Even below them, the more secondary supporting characters – the soldiers Naomi and Sally see on the doomed hospital ship, on Lemnos, in the hospitals of France – are individuals and men that you will remember long after you finished the book. They serve to show the horrors of war. Maybe it would be easier to read if it were fictional but… it’s not. Men really went through what the soldiers in this book experienced. Keneally paints that picture with haunting words and descriptions.

I want to give the book five stars, I really do. But I can’t. I got over the total lack of quotation marks because it quickly didn’t matter to me, and that’s the original thing that bothered me. It doesn’t anymore. The thing that bothers me now is that the last fifteen pages had a sort of “choose your own adventure” feel to them that seemed inappropriate to the gravity of the rest of the story. I just wanted it to end, even in heartbreak, one way. I didn’t want to know what it could have been if this happened and then what could have been if that happened instead.

“The Daughters of Mars” is available for purchase.

(I received a copy of “The Daughters of Mars” through the Goodreads FirstReads program in return for a honest review. This review will be cross-posted on Goodreads and on my blog.)

Reviewed: “Dressed for War: Uniform, Civilian Clothing & Trappings, 1914-1918” by Nina Edwards

Dressed for WarNina Edwards’ “Dressed for War” is a fascinating look at the fashion that defined the years of the First World War. Anyone with an equal interest in fashion and history will see this book as enlightening and important.

As someone more interested in history than fashion, someone who wants visuals when it comes to art – and fashion is art, I thought the book could have used more photographs or illustrations but it doesn’t take away from the overall importance of the book.

(I received a copy of “Dressed for War” through NetGalley in exchange for a review. This review will be posted on NetGalley, Goodreads, and on my blog.)

Reviewed: “The Steady Running of the Hour” by Justin Go

The Steady Running of the HourNovels that set out to tell the story of two people, or rather two pairs of people, living decades apart don’t always succeed in telling a succinct and interesting story. The problems of tying to stories together and creating something that makes the reader want to read two more chapters again and again just to make sure she finds out everything she can about both people is a daunting task. For Justin Go, it doesn’t seem so hard.

There has been hype about THE STEADY RUNNING OF THE HOUR and Go lives up to the hype with his twin tale of Ashley Walsingham and Tristan Campbell.

Walsingham’s story is the more compelling of the two and Campbell is more of the vehicle by which the reader gets to see Walsingham. It changes the tone by making it seem as though the reader isn’t just watching Walsingham fight in the World War I trenches in France and climb Mount Everest but that the reader is helping Campbell search for evidence of Walsingham and the woman he loved while he did both those things. It makes the story more personal.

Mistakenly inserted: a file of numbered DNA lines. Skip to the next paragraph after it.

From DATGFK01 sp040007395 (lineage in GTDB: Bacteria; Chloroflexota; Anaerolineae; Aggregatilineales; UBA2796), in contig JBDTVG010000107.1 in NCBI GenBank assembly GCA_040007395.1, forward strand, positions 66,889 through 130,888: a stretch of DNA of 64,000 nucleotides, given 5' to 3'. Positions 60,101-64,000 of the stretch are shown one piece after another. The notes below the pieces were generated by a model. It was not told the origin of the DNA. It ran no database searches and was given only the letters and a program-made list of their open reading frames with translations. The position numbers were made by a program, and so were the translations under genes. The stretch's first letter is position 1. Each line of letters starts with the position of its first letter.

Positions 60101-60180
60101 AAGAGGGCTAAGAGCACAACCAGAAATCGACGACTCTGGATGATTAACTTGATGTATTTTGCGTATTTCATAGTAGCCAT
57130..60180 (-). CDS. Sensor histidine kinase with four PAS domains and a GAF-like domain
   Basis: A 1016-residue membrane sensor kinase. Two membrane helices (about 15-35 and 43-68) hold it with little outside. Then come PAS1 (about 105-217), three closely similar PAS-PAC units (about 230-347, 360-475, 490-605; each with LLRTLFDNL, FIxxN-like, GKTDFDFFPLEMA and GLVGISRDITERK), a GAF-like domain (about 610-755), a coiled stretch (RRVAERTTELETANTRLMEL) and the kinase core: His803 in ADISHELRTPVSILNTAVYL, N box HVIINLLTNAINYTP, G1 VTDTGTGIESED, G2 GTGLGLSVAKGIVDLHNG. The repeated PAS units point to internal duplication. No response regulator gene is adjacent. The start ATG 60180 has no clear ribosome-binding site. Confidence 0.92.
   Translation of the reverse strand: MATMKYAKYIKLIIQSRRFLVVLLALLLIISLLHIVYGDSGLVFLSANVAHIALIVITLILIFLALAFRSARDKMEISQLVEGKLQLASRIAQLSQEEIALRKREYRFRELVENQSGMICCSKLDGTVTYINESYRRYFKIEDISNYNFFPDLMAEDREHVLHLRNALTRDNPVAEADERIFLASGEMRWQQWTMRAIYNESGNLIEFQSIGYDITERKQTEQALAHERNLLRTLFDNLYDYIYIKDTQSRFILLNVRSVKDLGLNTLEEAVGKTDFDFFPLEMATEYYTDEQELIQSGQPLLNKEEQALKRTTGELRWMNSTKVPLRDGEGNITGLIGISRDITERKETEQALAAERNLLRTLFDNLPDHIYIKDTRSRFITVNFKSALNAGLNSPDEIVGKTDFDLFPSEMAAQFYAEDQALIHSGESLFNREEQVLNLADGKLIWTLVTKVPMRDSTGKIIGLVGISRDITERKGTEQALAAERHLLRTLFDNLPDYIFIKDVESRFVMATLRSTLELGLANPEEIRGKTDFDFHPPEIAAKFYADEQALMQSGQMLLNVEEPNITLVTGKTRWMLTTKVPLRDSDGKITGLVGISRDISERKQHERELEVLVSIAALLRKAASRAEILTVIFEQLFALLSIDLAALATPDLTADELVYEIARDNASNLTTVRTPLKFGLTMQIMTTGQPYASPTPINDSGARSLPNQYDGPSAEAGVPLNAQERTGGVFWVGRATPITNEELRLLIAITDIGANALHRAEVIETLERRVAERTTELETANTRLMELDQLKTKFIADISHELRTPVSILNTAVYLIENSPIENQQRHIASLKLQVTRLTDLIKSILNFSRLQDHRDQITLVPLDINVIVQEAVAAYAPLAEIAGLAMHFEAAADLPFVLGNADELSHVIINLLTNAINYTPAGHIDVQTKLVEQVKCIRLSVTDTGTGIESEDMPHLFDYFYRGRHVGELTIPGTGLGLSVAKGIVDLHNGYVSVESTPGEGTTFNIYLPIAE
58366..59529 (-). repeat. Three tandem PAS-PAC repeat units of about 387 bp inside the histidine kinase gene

That the novel is based on the idea of an eighty year unclaimed trust, with what can best be described as just a few too many legalistic descriptions about it, possibly belonging to Tristan Campbell – as the maybe heir to Walsingham’s estate – is a little bit shaky. It might have worked just as well to have Campbell be a historian who stumbled onto family letters and just wanted to find out the truth. Then again, seeing the modern man weigh the value of knowing the family he never really knew in life with the value of a priceless estate is a good way of moving things from one place to the next.

It’s because of the parallels between Ashley in the first two decades of the 20th century and Tristan in the first two decades of the 21st that the story works. Both men are in their early twenties and both men dive headfirst into the thing which their society suggests they don’t. Neither cares for rules and neither particularly wants to follow them if it can be avoided. They know they are other things that are much more important, even if they can’t quite say why.

The two supporting characters in the story are the women in the lives of the men. Mireille, the modern woman, is the lesser character but by far the better one. She shares an uncertainty with Imogen, the woman Ashley loves, but she doesn’t lash out against her insecurities as Imogen does. Instead, she lets Tristan do what he needs to do and hopes against hope that he’ll come back to her. Imogen throws away her world and everything in it because she can’t change the world to her liking. She’s selfish and she does suffer for it but it’s a part of the reason the reader may feel compassion for Ashley – he’s horribly treated by her and he loves her just the same.

One story ends in a tragedy of sorts that will leave the reader feeling a little empty. One story ends in a hopefulness of sorts that will leave the reader feeling a little full.

It’s an excellent balance to a very good story.

(I received a copy of THE STEADY RUNNING OF THE HOUR through a Goodreads.com FirstReads giveaway. This review will be cross-posted on my blog and my Goodreads account.)